Canada and ten U.S. STATES LISTED SALE LEGAL CANNABIS FOR RECREATIONAL USE

WARNING: Cannabis Is Addictive

You're having problems in your life. You think using weed may have a lot to do with it but you're not really sure if weed can even be a problem. You're getting mixed signals. You hear weed can do no wrong, Weed helps, weed is good for you. Weed is almost legal everywhere how can it be bad for you? You're thinking maybe it's not the weed maybe it's just me. Wrong, even if it is partly you it's 99.9% mostly and defiantly the weed!

First – Is cannabis really addictive? The simple answer to that question is YES!

You came to this website looking for help, because you think that cannabis is a problem in your life. But these people over here say this about weed while these other people over there say something else. So who are you supposed to believe?

O.K. Say you go to buy a used car and you ask the seller “how does this car run” and the seller told you that the car runs like shit would you believe him? Or would you by the car anyway?

All these governments that sell weed will tell you that cannabis is addictive and that it’s problematic? One because it’s true and two if you become addicted to weed the government can say we told you it was addictive but you used it anyway so don’t come trying to blame us because weed screwed your life up we tried to tell you it was addictive you just didn’t listen!

 

CANADA:

The federal Cannabis Act came into effect on 17 October 2018 and made Canada the second country in the world, after Uruguay, to formally legalize the cultivation, possession, acquisition and consumption of cannabis and its by-products. Canada is the first G7 and G20 nation to do so.

The Government of Canada, Cannabis laws and regulations, Cannabis health warning messages

Part 1: Health warning messages for cannabis products that are dried cannabis or cannabis accessories that contain dried cannabis

WARNING: Cannabis smoke is harmful. Harmful chemicals found in tobacco smoke are also found in cannabis smoke.
WARNING: Do not use if pregnant or breastfeeding. Using cannabis during pregnancy may harm your baby and result in low birth weight.
WARNING: Do not use if pregnant or breastfeeding. Substances found in cannabis are also found in the breast milk of mothers who use cannabis.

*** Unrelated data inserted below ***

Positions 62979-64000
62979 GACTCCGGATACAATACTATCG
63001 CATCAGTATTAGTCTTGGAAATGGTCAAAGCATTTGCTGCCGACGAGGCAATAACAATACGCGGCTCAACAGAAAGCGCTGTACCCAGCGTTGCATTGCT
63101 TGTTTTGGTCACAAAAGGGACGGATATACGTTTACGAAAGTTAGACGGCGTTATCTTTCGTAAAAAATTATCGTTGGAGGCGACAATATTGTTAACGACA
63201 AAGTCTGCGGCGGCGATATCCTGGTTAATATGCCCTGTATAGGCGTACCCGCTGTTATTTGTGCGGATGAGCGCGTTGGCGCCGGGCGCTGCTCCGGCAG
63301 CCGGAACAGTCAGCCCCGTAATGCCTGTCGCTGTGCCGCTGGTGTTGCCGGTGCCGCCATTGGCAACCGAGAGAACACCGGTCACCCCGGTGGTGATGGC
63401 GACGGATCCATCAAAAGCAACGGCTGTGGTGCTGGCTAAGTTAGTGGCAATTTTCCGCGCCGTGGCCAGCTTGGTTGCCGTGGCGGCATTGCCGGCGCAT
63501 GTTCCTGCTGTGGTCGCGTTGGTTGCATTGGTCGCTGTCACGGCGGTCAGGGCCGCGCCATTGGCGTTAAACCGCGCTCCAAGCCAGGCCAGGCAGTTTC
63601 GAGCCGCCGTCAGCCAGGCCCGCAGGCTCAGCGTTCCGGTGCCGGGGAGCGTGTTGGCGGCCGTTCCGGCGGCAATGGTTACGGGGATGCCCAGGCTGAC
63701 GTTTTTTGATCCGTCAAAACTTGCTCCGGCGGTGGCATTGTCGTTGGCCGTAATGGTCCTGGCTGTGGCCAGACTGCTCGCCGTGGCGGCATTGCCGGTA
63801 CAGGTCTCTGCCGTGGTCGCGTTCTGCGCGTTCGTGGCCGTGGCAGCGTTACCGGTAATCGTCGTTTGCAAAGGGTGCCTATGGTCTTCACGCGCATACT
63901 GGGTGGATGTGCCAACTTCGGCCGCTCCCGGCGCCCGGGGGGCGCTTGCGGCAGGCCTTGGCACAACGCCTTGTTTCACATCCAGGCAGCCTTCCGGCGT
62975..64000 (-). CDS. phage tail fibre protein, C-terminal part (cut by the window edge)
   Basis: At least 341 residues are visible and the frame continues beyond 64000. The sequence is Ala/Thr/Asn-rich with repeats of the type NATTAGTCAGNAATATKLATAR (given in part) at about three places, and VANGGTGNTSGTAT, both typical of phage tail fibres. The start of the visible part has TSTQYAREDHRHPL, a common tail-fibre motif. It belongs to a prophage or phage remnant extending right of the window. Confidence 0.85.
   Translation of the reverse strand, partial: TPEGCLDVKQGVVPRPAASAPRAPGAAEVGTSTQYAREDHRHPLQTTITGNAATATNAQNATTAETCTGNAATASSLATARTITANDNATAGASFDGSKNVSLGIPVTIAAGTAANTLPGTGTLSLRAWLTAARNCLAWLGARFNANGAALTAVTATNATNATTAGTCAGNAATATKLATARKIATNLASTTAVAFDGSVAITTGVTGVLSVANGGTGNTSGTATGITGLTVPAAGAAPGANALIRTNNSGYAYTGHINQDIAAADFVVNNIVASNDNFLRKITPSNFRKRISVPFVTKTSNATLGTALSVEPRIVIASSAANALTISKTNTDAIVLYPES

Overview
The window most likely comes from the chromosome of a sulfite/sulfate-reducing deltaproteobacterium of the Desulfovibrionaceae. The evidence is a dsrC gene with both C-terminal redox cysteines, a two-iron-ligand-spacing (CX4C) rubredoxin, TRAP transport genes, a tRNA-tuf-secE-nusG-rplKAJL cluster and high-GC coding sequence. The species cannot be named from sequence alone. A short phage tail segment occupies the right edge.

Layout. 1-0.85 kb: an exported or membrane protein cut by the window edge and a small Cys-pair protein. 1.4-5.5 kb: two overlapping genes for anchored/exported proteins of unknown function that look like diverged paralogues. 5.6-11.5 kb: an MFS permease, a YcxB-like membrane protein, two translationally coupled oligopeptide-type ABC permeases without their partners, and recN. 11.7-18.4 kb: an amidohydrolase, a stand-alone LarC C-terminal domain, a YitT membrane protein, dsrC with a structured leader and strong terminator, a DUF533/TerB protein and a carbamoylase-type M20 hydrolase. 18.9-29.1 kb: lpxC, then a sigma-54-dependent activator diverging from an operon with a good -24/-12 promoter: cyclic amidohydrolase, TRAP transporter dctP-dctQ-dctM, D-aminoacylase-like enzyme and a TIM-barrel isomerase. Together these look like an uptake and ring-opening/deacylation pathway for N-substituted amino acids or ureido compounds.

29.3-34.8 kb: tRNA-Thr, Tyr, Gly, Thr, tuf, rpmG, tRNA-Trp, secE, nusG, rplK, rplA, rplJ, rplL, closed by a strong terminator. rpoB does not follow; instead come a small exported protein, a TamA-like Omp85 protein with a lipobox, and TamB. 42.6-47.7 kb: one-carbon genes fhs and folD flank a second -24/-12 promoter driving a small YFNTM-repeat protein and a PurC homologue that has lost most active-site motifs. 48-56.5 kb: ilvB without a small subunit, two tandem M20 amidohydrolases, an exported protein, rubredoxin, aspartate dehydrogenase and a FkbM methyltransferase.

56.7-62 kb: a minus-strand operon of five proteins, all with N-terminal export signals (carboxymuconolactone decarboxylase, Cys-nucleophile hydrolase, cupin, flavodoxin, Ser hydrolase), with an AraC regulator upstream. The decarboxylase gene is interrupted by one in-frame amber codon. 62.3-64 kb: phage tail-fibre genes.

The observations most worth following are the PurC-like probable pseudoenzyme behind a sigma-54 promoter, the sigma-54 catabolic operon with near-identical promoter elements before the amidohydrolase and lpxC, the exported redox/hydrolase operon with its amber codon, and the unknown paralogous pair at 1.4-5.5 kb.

WARNING: Do not drive or operate machinery after using cannabis. More than 4,000 Canadians were injured and 75 died from driving after using cannabis (in 2012).
WARNING: Do not drive or operate machinery after using cannabis. After cannabis use, coordination, reaction time and ability to judge distances are impaired.
WARNING: Cannabis can be addictive. Up to half of people who use cannabis on a daily basis have work, social or health problems from using cannabis.
WARNING: Cannabis can be addictive. 1 in 11 people who use cannabis will become addicted.
WARNING: Cannabis can be addictive. Up to 1 in 2 people who use cannabis daily will become addicted.
WARNING: Regular use of cannabis can increase the risk of psychosis and schizophrenia. Higher THC content can increase the risk of psychosis and schizophrenia.
WARNING: Regular use of cannabis can increase the risk of psychosis and schizophrenia. Higher THC content can lower the age of onset of schizophrenia.
WARNING: Regular use of cannabis can increase the risk of psychosis and schizophrenia. Young people are especially at risk.
WARNING: Adolescents are at greater risk of harms from cannabis. Early and regular use increases the risk of psychosis and schizophrenia.
WARNING: Adolescents are at greater risk of harms from cannabis. Using cannabis as a teenager can increase your risk of becoming addicted.
WARNING: Adolescents are at greater risk of harms from cannabis. 1 in 6 people who start using cannabis in adolescence will become addicted.

 

Part 2: Health warning messages for all other cannabis products

WARNING: Do not use if pregnant or breastfeeding. Using cannabis during pregnancy may harm your baby and result in low birth weight.
WARNING: Do not use if pregnant or breastfeeding. Substances found in cannabis are also found in the breast milk of mothers who use cannabis.
WARNING: Do not drive or operate machinery after using cannabis. More than 4,000 Canadians were injured and 75 died from driving after using cannabis (in 2012).
WARNING: Do not drive or operate machinery after using cannabis. After cannabis use, coordination, reaction time and ability to judge distances are impaired.
WARNING: Cannabis can be addictive. Up to half of people who use cannabis on a daily basis have work, social or health problems from using cannabis.
WARNING: Cannabis can be addictive. 1 in 11 people who use cannabis will become addicted.
WARNING: Cannabis can be addictive. Up to 1 in 2 people who use cannabis daily will become addicted.